Long-term consequences of chronic intake of aluminium:
With regard to the long-term effects, there are scientific uncertainties in their evaluation. In particular, there is a lack of reliable data on the actual amounts of aluminium absorbed through the skin. For example, the tolerable intake is probably exhausted for a part of the population through food alone. In the case of additional long-term use of cosmetic products containing aluminium, this guideline value could be exceeded.
- Neurological damage caused by aluminium: Aluminium is considered a neurotoxin. Numerous studies postulate a connection between aluminium intake and Alzheimer's disease, amyotrophic lateral sclerosis (ALS) and forms of dementia (not yet proven beyond doubt). It has been scientifically proven that high aluminium doses lead to nerve-damaging effects in humans.
- Development of carcinomas caused by aluminium: Evidence of a possible connection between increased aluminium intake and the development of breast cancer is provided by various studies. Studies of tumour patients whose aluminium levels in breast tissue were elevated. Aluminium can displace oestradiol from its oestrogen receptor ("metal estrogen"). Aluminium induces the growth of human MCF10A breast epithelial cells, but not the oestrogen-induced growth of human MCF-7 breast carcinoma cells. According to current knowledge, a clear connection between an increased aluminium intake and the development of breast cancer cannot be scientifically proven due to the contradictory data situation (BfR 2014)
Note(s)This section has been translated automatically.
Aluminium is soluble under the influence of acid or salt. For this reason, packaging and containers for foodstuffs are coated on their inside. Aluminium can, for example, change from aluminium foil to acid and salt containing food. This type of packaging should be avoided.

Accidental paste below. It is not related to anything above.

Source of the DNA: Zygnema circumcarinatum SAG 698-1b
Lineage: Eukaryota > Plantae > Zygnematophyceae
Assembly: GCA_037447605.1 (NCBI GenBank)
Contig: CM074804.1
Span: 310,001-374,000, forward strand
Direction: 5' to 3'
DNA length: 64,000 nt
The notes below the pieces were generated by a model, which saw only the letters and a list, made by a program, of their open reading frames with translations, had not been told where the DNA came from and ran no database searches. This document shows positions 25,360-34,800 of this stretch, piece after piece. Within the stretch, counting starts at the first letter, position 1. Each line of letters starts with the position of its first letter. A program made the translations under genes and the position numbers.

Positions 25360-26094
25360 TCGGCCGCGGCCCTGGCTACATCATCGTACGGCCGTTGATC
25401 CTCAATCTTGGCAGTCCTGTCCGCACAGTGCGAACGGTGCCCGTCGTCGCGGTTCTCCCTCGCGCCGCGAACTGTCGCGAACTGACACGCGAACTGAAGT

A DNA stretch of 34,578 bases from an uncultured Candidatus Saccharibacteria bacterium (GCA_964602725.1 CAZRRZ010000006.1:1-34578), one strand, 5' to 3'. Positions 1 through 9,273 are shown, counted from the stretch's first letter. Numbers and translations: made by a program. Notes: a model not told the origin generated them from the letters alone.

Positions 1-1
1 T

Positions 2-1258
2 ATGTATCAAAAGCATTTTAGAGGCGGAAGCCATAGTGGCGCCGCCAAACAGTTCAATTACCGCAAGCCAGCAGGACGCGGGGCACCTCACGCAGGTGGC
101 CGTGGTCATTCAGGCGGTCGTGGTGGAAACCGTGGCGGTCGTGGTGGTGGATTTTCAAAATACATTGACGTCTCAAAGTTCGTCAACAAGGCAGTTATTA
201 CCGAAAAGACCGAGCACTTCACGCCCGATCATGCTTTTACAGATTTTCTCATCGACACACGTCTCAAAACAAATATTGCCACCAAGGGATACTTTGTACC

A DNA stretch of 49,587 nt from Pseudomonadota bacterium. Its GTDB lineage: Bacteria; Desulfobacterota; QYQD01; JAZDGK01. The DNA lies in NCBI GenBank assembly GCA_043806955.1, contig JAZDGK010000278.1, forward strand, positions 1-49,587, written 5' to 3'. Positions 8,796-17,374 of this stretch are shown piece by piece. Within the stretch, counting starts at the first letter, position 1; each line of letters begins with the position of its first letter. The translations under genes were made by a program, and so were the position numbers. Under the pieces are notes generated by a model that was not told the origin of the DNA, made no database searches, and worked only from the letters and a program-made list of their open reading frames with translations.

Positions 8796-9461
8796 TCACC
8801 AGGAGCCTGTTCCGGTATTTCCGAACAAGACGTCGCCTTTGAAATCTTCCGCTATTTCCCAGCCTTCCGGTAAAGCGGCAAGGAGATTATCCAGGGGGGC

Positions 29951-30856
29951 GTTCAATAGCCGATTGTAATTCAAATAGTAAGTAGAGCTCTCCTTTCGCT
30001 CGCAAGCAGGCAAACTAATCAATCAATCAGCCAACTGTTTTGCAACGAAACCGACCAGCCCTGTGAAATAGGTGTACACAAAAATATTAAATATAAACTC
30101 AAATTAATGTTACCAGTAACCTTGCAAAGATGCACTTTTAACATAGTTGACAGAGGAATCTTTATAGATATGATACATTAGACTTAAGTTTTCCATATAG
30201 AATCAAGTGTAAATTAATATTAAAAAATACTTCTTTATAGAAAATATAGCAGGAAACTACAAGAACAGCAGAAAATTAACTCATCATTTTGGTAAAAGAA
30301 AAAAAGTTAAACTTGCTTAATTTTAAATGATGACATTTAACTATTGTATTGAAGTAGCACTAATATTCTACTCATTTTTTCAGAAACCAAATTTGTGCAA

Aluminium absorption via antiperspirants can be reduced by not applying them to the skin immediately after shaving. In addition, deodorants without aluminium salts are available in stores.
LiteratureThis section has been translated automatically.
- Federal Institute for Risk Assessment (2014) Aluminium in everyday life: A health risk? 15th BfR Forum on Consumer Protection on possible health risks of aluminium in foodstuffs and products 32/2014, 24.11.2014
- Chappard D et al(2016) Aluminum and bone: Review of new clinical circumstances associated with Al(3+) deposition in the calcified matrix of bone. Morphology 100:95-105.
- Crisponi G et al (2013) The meaning of aluminium exposure on human health and aluminium-related diseases. Biomol Concepts 4:77-87.
- Darbre PD et al (2013) Aluminium and breast cancer: Sources of exposure, tissue measurements and mechanisms of toxicological actions on breast biology. J Inorg Biochem 128:257-261.
- Exley C (2013) Human exposure to aluminium. Environ Sci Process Impacts 15:1807-1816.
- Gołoś A et al (2015) Aluminium-adjuvanted vaccines--a review of the current state of knowledge. Przegl Epidemiol 69:731-734.
- Maya S et al (2016) Multifaceted effects of aluminium in neurodegenerative diseases: A review. Biomed Pharmacother 83:746-754.
- Willhite CC et al (2014) Systematic review of potential health risks posed by pharmaceutical, occupational and consumer exposures to metallic and nanoscale aluminum, aluminum oxides, aluminum hydroxide and its soluble salts. Crit Rev Toxicol 44 Suppl 4:1-80.